Divide & Conquer
If there ever was a time for car owners within the different automotive niches to co-exist and stand as a united scene again the greater public, that time is now. Like it or not, the car scene is shrinking at an alarming rate.
I’d be happy for an old timer to correct me, but I can’t remember reading about a world so against the very things that we love.
Environmental lobbyists are keen to point out the devastation to the planet has everything to do with the vehicle pollution people in cities see, and nothing to do with the deforestation, mining, dredging and industrial farming that’s slightly less visible.
The future of fully and semi-autonomous cars taking precedent over human-driven cars is much closer than those outside of the industry could ever imagine.
Even as I type this, local government authorities scramble to build the legislation and infrastructure to accommodate this brave new world. Meanwhile, tech giants and automotive manufacturers wage war behind the scenes that will ultimately reshape how humans view and use personal transport for infinitum.
If you think I’m being overly dramatic, let me tell you that I’ve just spent the last week walking in and out of training sessions, learning how to use driving robots that will be used to verify how well the first wave of these semi-autonomous systems work in cars being sold today. A dire outcome, but expected when our road-using fleet has the personality of toasters. Beige toasters. I’d rather not test my loyalties by being given a choice between piloting a beige toaster or taking duck-faced selfies while playing Angry Birds in my automated drone.
Autonomous or not, the vast majority of modern cars lack character. They might be more reliable, economical and safer than ever, but boy are they dull. Of course, there are fun exceptions to the rule, but with manufacturers charging us for the privilege of a fun ride, it’s a sought out experience, and not something average punters stumble across and get hooked on.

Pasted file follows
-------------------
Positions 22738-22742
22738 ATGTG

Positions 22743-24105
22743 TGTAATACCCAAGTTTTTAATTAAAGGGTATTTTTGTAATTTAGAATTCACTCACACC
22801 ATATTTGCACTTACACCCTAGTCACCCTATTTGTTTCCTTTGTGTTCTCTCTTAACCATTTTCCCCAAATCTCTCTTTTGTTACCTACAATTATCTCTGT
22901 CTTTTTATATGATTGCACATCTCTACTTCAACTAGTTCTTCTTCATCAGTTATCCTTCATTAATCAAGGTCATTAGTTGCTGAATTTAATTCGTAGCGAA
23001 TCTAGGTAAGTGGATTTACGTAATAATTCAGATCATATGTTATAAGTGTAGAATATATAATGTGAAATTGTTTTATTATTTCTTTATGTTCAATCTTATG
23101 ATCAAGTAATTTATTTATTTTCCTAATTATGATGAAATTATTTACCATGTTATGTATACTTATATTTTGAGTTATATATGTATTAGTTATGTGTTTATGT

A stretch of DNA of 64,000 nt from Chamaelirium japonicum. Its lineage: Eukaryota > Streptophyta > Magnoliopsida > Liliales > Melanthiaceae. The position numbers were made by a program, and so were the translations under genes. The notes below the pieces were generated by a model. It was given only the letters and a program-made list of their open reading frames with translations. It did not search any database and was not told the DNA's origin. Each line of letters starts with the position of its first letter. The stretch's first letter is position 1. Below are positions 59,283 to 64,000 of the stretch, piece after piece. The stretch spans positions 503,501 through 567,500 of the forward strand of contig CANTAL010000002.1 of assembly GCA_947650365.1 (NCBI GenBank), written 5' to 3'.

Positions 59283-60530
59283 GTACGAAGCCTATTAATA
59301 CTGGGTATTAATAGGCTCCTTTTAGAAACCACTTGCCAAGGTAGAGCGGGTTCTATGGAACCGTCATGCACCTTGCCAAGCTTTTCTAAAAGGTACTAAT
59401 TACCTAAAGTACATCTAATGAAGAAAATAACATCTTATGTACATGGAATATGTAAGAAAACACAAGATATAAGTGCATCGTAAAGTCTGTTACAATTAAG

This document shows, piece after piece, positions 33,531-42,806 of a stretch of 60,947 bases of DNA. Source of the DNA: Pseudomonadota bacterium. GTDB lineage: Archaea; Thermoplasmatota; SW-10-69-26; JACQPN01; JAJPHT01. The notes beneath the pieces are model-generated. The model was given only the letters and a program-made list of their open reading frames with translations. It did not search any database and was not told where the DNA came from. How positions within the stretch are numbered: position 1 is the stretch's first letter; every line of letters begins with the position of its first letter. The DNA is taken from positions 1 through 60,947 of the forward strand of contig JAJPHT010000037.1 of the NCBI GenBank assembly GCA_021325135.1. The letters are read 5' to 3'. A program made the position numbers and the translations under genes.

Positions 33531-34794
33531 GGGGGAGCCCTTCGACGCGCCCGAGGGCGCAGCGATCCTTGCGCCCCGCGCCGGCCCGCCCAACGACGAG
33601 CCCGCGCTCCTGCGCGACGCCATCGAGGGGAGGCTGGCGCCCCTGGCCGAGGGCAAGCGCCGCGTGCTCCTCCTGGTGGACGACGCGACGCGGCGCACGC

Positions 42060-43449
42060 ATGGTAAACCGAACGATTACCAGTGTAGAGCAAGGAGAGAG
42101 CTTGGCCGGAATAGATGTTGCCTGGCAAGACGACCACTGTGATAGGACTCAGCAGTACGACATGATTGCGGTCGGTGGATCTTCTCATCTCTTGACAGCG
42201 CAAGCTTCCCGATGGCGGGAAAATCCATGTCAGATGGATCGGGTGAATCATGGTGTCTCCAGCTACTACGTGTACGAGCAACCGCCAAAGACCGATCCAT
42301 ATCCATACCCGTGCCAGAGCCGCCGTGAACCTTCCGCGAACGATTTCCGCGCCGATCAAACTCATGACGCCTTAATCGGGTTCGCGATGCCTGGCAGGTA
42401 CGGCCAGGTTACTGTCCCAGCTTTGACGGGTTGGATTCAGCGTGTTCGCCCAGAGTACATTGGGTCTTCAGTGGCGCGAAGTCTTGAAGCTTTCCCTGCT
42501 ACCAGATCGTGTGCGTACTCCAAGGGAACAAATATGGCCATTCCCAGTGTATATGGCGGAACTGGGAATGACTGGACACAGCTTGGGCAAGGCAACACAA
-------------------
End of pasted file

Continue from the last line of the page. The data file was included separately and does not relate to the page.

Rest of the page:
Dear carmakers, if the driver experience of your latest product is so sterile that it requires fitting a lane departure detection unit to keep drivers awake, perhaps it’s also worth engineering a little more enjoyment into the experience.
While other manufacturers pave the way to their demise by making vehicles simpler, safer, and more intuitive, Toyota has responded by making driving more engaging and rewarding again. They’ve even managed to inject fun and character into the previously Granma-spec Camry. Who’d have thought?
They understand that the long-term battle against Apple’s iCar and the Google Transitsnooze will require forcing users to choose between an exciting and engaging experience, or being ferried around like semi-sleeping cattle between tasks.
On top of the longer term issues, we’re forced to justify our passion for motoring to the masses, who are often informed by media outlets that speak the political agenda of whoever it is they serve. Be it a nanny state that’s playing cotton-wool protector, or a police state looking for soft targets to demonstrate their power and promote fear in the wider public.